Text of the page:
Millennials Are Driving Digital Assets Adoption Forwards
June 8, 2021
Millennials are especially interested in digital assets and are keen to learn more about them, according to Mastercard.
40 per cent of people are planning to use digital assets in the coming year, according to Mastercard's New Payments Index. In particular, 67 per cent of millennials said they were more likely to use digital assets now compared to a year ago. Of the millennials surveyed, 77 per cent were keen to learn more about digital assets and 75 per cent said they would use them if they better understood them.
The survey released last month also found that the popularity of cash alternatives was growing and the COVID-19 pandemic has led to consumers using new payment methods they may not have otherwise considered.
Digital assets part of growing digital banking trend
Mastercard’s online poll revealed that 93 percent of respondents are considering using at least one new payment mechanism in the upcoming year—such as digital assets, biometrics, contactless payments, and QR codes. People are learning about the benefits of these emerging payments—which are now finding their way into the conventional cashless system—and familiarizing themselves with them. The survey concluded that 71 percent of people expect to use less cash going forwards and that they perceive new payment methods to be cleaner (76 per cent) and more convenient (71 per cent).
Indeed, Kurt Kumar VP Marketing and Business Development at the digital assets payments processing company Rocketfuel Blockchain, explains that: “Millennials are growing natively with Web 2.0—that is, mobile—and Web 3.0 (digital assets) technology. They intuitively understand digital wallets and treasure chests, which are part of many games younger millennials play.”
Millennials own more digital assets than other generations
A recent study by Piplsay found that 49 per cent of the millennials polled own digital assets, compared to 38 per cent of Gen Xers and 13 per cent of GenZs. Millennials are also more likely to adopt digital assets as a payment method, with 53 per cent saying they are “very likely” to use them to purchase products or services, compared to 40 per cent of GenX polled, and only 7 per cent of GenZ.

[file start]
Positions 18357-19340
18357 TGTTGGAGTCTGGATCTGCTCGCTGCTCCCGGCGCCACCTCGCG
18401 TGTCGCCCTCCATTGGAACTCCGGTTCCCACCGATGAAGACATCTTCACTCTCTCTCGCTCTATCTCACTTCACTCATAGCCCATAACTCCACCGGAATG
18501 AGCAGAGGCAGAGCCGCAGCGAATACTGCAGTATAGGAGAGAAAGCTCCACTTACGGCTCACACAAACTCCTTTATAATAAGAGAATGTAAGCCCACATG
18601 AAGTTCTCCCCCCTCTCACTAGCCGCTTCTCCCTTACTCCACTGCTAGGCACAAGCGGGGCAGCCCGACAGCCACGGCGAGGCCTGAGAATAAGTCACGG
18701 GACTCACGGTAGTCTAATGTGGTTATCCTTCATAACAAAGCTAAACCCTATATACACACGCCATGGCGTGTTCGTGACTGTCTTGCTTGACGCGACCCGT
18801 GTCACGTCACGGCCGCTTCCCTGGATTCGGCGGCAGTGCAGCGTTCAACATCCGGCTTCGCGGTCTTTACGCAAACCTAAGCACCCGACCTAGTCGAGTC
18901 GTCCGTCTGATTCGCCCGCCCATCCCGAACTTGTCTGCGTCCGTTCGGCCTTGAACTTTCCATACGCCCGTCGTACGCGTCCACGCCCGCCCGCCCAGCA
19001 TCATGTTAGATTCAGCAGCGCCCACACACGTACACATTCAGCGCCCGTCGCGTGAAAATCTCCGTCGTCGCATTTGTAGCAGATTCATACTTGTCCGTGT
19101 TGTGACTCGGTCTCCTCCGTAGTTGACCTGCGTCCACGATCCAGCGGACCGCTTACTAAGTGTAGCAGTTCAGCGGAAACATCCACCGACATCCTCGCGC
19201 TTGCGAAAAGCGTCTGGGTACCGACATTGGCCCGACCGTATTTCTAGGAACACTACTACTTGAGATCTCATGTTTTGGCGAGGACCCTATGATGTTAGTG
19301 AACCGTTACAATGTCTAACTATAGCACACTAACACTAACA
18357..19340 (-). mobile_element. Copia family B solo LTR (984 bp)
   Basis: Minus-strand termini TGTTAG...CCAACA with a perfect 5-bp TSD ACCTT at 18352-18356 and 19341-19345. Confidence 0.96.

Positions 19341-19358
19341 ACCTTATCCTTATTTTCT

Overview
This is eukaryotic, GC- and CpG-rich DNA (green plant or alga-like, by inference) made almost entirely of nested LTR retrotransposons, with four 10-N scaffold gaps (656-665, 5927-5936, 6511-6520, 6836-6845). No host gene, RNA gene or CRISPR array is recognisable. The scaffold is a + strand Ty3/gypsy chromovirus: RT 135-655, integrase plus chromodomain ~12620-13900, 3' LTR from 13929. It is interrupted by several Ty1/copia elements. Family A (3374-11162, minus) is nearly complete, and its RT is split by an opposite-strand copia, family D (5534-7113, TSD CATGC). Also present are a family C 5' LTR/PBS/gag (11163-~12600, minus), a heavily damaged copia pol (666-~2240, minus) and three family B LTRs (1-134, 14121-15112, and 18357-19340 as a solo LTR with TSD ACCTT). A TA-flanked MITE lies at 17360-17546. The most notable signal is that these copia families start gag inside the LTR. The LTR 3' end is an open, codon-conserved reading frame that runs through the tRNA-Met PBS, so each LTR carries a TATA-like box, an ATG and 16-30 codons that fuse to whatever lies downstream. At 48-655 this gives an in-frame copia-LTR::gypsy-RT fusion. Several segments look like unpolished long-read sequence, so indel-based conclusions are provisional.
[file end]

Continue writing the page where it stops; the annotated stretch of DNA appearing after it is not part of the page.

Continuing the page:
This could be due to millennials seeing digital assets as a long-term investment opportunity that requires comparatively less effort. Millennials may also see digital assets as a means to break away from traditional financial structures and investment approaches. Furthermore, they’re keen to find ways to spend their digital assets in everyday transactions once they’re familiar and comfortable with them.
Indeed, a recent survey by financial group Charles Schwab found that 51 per cent of young investors in the UK own or hold digital assets—double the 25 per cent who buy or hold equities. Interestingly, a report by the UK regulator FCA found that new digital asset investors in the last year “tend to skew more towards being female, under 40 and from a BAME background.” The FCA report also highlights how younger generations are learning more from non-traditional sources about alternative investing than through traditional learning, such as at school and university.
Mastercard and other major vendors adding validity to digital assets
Beginning this year, Mastercard will have an open network for customers to pay and receive digital asset payments. When Mastercard mentioned its collaborative card partner program, which makes it easier for consumers to hold and activate digital assets, this bolstered its validity for many consumers. Gradually, digital assets and their underlying technology are maturing to the point that they are robust enough to integrate with existing financial systems, and consumers are increasingly comfortable adopting them for investments and payments.
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